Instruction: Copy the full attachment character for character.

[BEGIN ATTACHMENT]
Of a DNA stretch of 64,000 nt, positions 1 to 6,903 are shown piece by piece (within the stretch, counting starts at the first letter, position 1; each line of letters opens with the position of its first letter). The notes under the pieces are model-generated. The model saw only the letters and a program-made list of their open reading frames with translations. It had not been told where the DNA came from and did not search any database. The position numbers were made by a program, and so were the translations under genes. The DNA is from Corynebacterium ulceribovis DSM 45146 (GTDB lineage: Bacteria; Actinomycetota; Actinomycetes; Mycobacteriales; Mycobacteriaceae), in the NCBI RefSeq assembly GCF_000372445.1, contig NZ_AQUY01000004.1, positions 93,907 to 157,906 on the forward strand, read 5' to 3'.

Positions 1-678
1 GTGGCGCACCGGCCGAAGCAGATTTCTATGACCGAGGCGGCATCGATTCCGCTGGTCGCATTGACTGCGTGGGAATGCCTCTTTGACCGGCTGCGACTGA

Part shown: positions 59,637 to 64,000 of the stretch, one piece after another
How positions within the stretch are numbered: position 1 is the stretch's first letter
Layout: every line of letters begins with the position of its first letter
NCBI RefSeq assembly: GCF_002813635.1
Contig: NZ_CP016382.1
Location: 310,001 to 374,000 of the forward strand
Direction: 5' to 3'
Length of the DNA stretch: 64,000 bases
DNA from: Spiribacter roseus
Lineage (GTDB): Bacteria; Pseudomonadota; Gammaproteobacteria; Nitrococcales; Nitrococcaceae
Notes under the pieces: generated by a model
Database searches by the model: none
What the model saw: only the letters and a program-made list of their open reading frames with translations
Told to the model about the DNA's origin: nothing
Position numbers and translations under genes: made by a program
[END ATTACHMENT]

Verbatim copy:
Of a DNA stretch of 64,000 nt, positions 1 to 6,903 are shown piece by piece (within the stretch, counting starts at the first letter, position 1; each line of letters opens with the position of its first letter). The notes under the pieces are model-generated. The model saw only the letters and a program-made list of their open reading frames with translations. It had not been told where the DNA came from and did not search any database. The position numbers were made by a program, and so were the translations under genes. The DNA is from Corynebacterium ulceribovis DSM 45146 (GTDB lineage: Bacteria; Actinomycetota; Actinomycetes; Mycobacteriales; Mycobacteriaceae), in the NCBI RefSeq assembly GCF_000372445.1, contig NZ_AQUY01000004.1, positions 93,907 to 157,906 on the forward strand, read 5' to 3'.

Positions 1-678
1 GTGGCGCACCGGCCGAAGCAGATTTCTATGACCGAGGCGGCATCGATTCCGCTGGTCGCATTGACTGCGTGGGAATGCCTCTTTGACCGGCTGCGACTGA

Part shown: positions 59,637 to 64,000 of the stretch, one piece after another
How positions within the stretch are numbered: position 1 is the stretch's first letter
Layout: every line of letters begins with the position of its first letter
NCBI RefSeq assembly: GCF_002813635.1
Contig: NZ_CP016382.1
Location: 310,001 to 374,000 of the forward strand
Direction: 5' to 3'
Length of the DNA stretch: 64,000 bases
DNA from: Spiribacter roseus
Lineage (GTDB): Bacteria; Pseudomonadota; Gammaproteobacteria; Nitrococcales; Nitrococcaceae
Notes under the pieces: generated by a model
Database searches by the model: none
What the model saw: only the letters and a program-made list of their open reading frames with translations
Told to the model about the DNA's origin: nothing
Position numbers and translations under genes: made by a program